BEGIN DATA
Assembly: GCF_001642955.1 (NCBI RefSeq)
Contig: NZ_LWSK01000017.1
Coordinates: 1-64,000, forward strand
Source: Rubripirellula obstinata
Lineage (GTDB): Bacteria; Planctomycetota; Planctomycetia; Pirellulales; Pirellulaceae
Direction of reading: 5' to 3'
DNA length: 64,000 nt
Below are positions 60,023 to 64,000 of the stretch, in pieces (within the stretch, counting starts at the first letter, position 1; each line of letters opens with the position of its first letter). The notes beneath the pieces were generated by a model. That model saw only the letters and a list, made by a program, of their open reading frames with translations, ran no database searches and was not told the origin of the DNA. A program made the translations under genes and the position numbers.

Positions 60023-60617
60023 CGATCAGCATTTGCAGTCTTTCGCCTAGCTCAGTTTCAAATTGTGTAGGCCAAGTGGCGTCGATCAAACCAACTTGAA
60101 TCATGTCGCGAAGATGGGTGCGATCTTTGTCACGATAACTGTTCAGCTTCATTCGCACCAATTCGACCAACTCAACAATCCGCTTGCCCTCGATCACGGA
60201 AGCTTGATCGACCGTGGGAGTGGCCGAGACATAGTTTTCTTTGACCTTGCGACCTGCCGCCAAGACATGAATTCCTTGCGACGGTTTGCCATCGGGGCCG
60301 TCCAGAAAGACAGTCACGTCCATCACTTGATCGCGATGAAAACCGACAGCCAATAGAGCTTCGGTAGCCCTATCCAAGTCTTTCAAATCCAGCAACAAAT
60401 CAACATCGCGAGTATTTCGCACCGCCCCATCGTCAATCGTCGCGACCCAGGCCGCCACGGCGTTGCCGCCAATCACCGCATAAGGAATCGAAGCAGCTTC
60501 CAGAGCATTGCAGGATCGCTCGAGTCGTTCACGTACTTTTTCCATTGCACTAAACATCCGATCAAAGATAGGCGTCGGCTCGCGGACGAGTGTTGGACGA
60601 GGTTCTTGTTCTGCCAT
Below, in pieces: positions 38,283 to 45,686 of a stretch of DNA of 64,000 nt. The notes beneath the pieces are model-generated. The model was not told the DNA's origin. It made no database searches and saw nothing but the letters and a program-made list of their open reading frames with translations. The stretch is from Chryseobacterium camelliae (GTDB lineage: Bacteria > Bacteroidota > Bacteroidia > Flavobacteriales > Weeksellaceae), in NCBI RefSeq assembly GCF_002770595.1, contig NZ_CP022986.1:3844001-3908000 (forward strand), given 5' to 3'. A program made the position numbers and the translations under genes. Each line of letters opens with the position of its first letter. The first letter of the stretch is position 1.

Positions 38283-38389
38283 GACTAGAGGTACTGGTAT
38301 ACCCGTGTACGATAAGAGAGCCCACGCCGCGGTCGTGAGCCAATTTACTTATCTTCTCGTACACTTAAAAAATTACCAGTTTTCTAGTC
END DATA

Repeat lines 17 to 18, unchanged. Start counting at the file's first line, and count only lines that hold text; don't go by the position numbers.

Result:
Below, in pieces: positions 38,283 to 45,686 of a stretch of DNA of 64,000 nt. The notes beneath the pieces are model-generated. The model was not told the DNA's origin. It made no database searches and saw nothing but the letters and a program-made list of their open reading frames with translations. The stretch is from Chryseobacterium camelliae (GTDB lineage: Bacteria > Bacteroidota > Bacteroidia > Flavobacteriales > Weeksellaceae), in NCBI RefSeq assembly GCF_002770595.1, contig NZ_CP022986.1:3844001-3908000 (forward strand), given 5' to 3'. A program made the position numbers and the translations under genes. Each line of letters opens with the position of its first letter. The first letter of the stretch is position 1.

Positions 38283-38389